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The vendor, best known for compact refrigeration, will offer two uprights, a canister and a feature-laden lightweight. Avanti has lined up eight vac distributors to cover the nation separately from its appliance network.

“We’re going to approach it a little differently,” said Mike Flynn, vice president of sales. “We’re going after the vac distributors in the specialty area.”

“We’re already scheduled for the summer show” of the independents’ association in Orlando, Fla., Aug. 13-15, added Dave Byerly, key-accounts representative.

Byerly, the industry veteran who said his experience included tours at Panasonic, Sharp and Eureka, was instrumental in putting together the product and distribution package. The vacuum cleaners are made in East Asia.

Flynn reported the basic upright and the canister should be available by the end of this month. The step-up upright probably will arrive a week later, and the lightweight should follow in September.

Avanti’s 16-pound basic upright has an extensive feature package: varied-speed operation, an electrostatic filter, height adjustment, dual-edge cleaning, a 25-foot cord, a stainless-steel bottom plate, a stainless-steel brush assembly with replaceable bristles, and a motor rated at 1,200 watts and 11 amps.

The hose can stretch to four times its length to a maximum of 1.5 meters (59 inches). On-board tools are two telescoping plastic tubes, as well as crevice and upholstery attachments.

In addition to these features, upright number two contains a HEPA filter. It also adds a headlamp. The cord stretches to 35 feet and the hose to 1.8 meters (71 inches).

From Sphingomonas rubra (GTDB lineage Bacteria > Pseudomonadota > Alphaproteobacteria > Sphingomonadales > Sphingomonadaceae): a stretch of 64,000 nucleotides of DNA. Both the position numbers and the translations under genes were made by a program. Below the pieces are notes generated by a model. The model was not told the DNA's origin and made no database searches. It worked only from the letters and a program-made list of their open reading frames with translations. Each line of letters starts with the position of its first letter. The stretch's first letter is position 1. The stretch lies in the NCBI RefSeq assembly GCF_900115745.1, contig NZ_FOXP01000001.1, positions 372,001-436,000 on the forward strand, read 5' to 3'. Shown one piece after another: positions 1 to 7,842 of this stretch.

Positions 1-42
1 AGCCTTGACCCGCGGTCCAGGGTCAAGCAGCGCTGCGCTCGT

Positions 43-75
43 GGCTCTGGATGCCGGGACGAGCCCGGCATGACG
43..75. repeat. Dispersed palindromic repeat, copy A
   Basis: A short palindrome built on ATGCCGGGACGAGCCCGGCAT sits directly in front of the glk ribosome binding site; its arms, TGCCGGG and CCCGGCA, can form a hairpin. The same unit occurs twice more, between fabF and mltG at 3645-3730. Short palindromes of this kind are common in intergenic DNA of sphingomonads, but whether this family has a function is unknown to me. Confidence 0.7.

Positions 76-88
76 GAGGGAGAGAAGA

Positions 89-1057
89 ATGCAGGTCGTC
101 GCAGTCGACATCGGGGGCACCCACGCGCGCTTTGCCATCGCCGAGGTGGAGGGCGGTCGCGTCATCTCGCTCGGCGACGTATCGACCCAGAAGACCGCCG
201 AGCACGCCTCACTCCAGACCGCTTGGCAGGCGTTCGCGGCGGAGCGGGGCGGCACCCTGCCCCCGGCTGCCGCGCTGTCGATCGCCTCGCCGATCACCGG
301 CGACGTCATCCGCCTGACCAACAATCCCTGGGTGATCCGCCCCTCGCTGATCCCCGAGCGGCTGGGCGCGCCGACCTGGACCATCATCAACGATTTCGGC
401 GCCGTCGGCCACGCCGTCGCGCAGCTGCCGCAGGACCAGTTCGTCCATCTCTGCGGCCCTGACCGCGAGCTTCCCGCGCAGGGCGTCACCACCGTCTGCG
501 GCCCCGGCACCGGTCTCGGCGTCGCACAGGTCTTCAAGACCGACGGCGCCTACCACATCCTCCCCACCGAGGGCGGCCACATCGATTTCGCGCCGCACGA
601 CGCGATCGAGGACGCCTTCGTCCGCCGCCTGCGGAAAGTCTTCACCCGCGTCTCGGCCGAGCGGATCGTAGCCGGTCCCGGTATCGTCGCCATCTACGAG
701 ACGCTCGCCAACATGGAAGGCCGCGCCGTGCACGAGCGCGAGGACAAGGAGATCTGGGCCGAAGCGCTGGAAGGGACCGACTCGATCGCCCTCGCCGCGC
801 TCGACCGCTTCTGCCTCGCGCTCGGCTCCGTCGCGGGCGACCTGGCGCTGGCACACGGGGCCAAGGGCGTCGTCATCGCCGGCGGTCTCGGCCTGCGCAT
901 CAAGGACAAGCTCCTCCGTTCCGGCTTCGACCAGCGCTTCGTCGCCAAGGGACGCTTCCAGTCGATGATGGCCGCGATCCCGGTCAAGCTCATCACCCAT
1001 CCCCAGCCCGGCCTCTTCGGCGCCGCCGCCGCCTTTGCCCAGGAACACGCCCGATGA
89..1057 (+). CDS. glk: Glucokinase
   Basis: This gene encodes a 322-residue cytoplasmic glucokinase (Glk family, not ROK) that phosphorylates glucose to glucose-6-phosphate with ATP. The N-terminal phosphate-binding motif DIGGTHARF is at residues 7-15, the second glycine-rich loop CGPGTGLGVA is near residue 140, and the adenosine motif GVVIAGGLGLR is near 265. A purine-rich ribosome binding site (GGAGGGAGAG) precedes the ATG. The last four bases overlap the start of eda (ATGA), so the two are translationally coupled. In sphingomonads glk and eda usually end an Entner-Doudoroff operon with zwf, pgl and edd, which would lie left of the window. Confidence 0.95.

The canister is a full-sized machine with 1,000 watts of power. Its selling points were said to include varied speeds, bypass-motor protection, an accessible exhaust filter, automatic rewinding of a 17-foot cord and a crush-proof hose. Attachments consist of two stainless-steel interlocking wands with snug plastic fittings, as well as bare-floor and crevice tools.

Flynn singled out the lightweight upright — less than 7 pounds without cord, 7.7 with — as the real attraction “that will bring everything together” in this lineup. Designed to compete with upscale machines, the Avanti model reportedly includes a 4-amp motor, a 25-foot cord, dual headlamps, edge cleaning on both sides, and a brush assembly with stainless-steel core and replaceable bristles.

“It’s a high-quality product; it’s not a stick vac,” declared Flynn. “It’s fully featured. It could change the market.”

Pricing for all the vacuum cleaners is preliminary. The lesser upright should be “in the $199 range, and the step-up maybe $10 or $20 more,” he said. The canister probably will be about $129, and the lightweight “less than $200.”

Part of his optimism stemmed from the eight established distributors who will stock and sell the products. Avanti’s appliance customers who want vacuum cleaners must deal with Northwest Wholesale in the Northwest, AVAC in the Upper Midwest, AVAC’s Sunset Vac in northern California, GV Wholesale in the Southwest, VCP International in south-central states, Buckeye in the Southeast, Essco in the Ohio Valley, and Star for Parts in the Northeast.

“Distributors take about 7 percent of the entire market,” said Flynn. “That’s still about one and a half million” units.

Avanti also is getting into dispensers for hot and chilled water at the behest of a major national account. Flynn said he checked three large wholesale clubs and found machines from $139 to $189. Avanti’s, available in late June, is sleeker and more feature-laden for about $159, he noted.

Hot water runs about 190 degrees. There’s a child-lockout feature, a rear switch to turn off the heater and get water at room temperature, and a lower drawer to store cups or other supplies. A companion countertop model, without the drawer, probably will be $149.